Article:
4 Ways to Keep the Peace With Your Religious Parents

More and more couples are describing themselves as "spiritual and not religious," but their families still have some faith-based requirements for the ceremony. Not sure how to reconcile those two opinions? Here's how to deal.
by Rachel Torgerson
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photo by Michael Meeks Photography

If you'd describe yourself as "spiritual and not religious," you'll probably find yourself in the majority of couples these days, according to some interfaith premarital counselors and wedding celebrants we talked to recently. It actually seems like most of the time, if couples are discussing religion at all, it's because their parents are more traditional (and oftentimes are the ones footing the bill), and they want to honor them and their upbringing in one of the most important moments in their lives. If that sounds like you, and you find yourself a little at odds in your belief system with your parents, you may be about to enter into a lot of heated discussions with your parents and even your fiance about what readings are most important to you, and what types of vows you should say, for example. Don't sweat it -- we have four pretty foolproof ways to keep the peace and make sure everyone is on the same page when it comes to religion, family and the ceremony that represents you as a couple.

1. Understand your own beliefs as a couple, then find common ground with your parents.

Set the ground rules for your ceremony. In order to do this, you have to understand what you both want to believe as a couple. There are some simple questions your officiant will give you to help you get to the bottom of this. "The most important conversation the couple needs to have is if God [or any other entity] is 'invited' to the ceremony at all," says Lynn Gladstone, an interfaith officiant and premarital counselor. If not, are you still open to Biblical or other religious passages? Determining what you want to believe as a couple is one of the most important aspects and will form the foundation of your ceremony, not to mention your marriage.

But one thing that's worth noting, as we've mentioned above, is that religion seems to be an issue that concerns your parents more than you two a lot of times. "Many couples are not terribly strict themselves, but have parental or family issues to deal with. I always advise them that while being sensitive to family wishes, it is ultimately their wedding and they must be true to each other and themselves," says David Didio, officiant and premarital counselor. But a good way to make sure things don't blow up just before the wedding, says New York City wedding celebrant Tulis McCall, is to have your officiant chat with your parents to get everything on the table. "Oftentimes I interview the parents also, just to let them know what I'm doing and ask if they have anything in mind for the ceremony," she says. "Most couples really do want to honor their parents."

2. You can customize your ceremony to be inclusive of everyone.

It's easy for your officiant to include important readings, songs and poems from whatever source you deem powerful, whether it's secular or spiritual. Just as you can write your own vows, you can customize your entire ceremony with your officiant to include anything you want -- from a meaningful Biblical passage and other religious texts to sonnets, song lyrics or prose. Whatever you imagine is possible, as long as you bring it up in your sessions with your officiant or celebrant. The biggest thing to remember, Gladstone says, is to not intentionally hurt people attending the wedding. "If it's going to devastate a Catholic grandmother if you don't mention scripture at all, is that really worth it?" she asks.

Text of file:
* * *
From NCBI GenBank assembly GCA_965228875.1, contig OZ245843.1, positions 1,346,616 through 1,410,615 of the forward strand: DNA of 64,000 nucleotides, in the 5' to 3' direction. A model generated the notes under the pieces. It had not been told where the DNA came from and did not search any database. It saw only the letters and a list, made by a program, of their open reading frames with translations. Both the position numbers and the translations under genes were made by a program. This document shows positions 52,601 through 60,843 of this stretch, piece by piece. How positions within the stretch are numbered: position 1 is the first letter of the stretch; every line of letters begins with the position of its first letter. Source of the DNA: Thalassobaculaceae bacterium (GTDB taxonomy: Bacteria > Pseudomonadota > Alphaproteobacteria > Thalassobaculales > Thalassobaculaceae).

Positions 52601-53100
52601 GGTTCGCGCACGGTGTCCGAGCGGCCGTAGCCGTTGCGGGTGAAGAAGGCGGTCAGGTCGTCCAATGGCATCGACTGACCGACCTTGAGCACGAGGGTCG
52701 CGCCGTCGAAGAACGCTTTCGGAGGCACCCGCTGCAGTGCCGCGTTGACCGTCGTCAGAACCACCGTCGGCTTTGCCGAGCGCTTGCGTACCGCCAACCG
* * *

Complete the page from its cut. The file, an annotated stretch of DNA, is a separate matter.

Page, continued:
3. Couples are taking bits from both religions and making their own belief systems.

Not only are couples customizing ceremonies, they're mixing and matching the things they like best out of both religions they ascribe to (or any religion at all). "I have found my frame of reference is that the world, in terms of religion, is going through a big shift," Gladstone says. "When people come to me, across the board the issue of being different religions is not very big. I have yet to have a couple who says their families have a problem with the two of them getting married." But when it comes to adding a bit here and there, it's good to set parameters so you're managing your parents' (and families') expectations. "I think you need to have a discussion with [family members], telling them that you want them to be happy, but it is your day. Tell them to write down the most important things to have in the wedding and pick your top three or five and honor them. It's about setting boundaries, but having respect," Gladstone says.

4. You can have two different ceremonies -- if you want.

Parents not budging on what they want? That's really okay. We've seen more than enough dual ceremonies to know it's most certainly a thing. Many couples of different religions choose to have two separate ceremonies, if both faiths are important to them. We have tons of couples in our real weddings who have had two ceremonies -- one for one religion and another for the other. If you have the budget to cover it, and you're dead-set on doing a double ceremony, it's definitely not unheard of.



If religion is deeply meaningful to you, then of course you should have a religious ceremony full of the things you find special within your faith. Just make sure you and your partner have discussed how much it means to you. "It's really about communication and compromise," Didio says. "It's important to discuss these issues far in advance of the wedding planning process, so that when the time comes to work with the ceremony officiant, the couple is clear on where they have issues to be resolved, and what they've already worked out."


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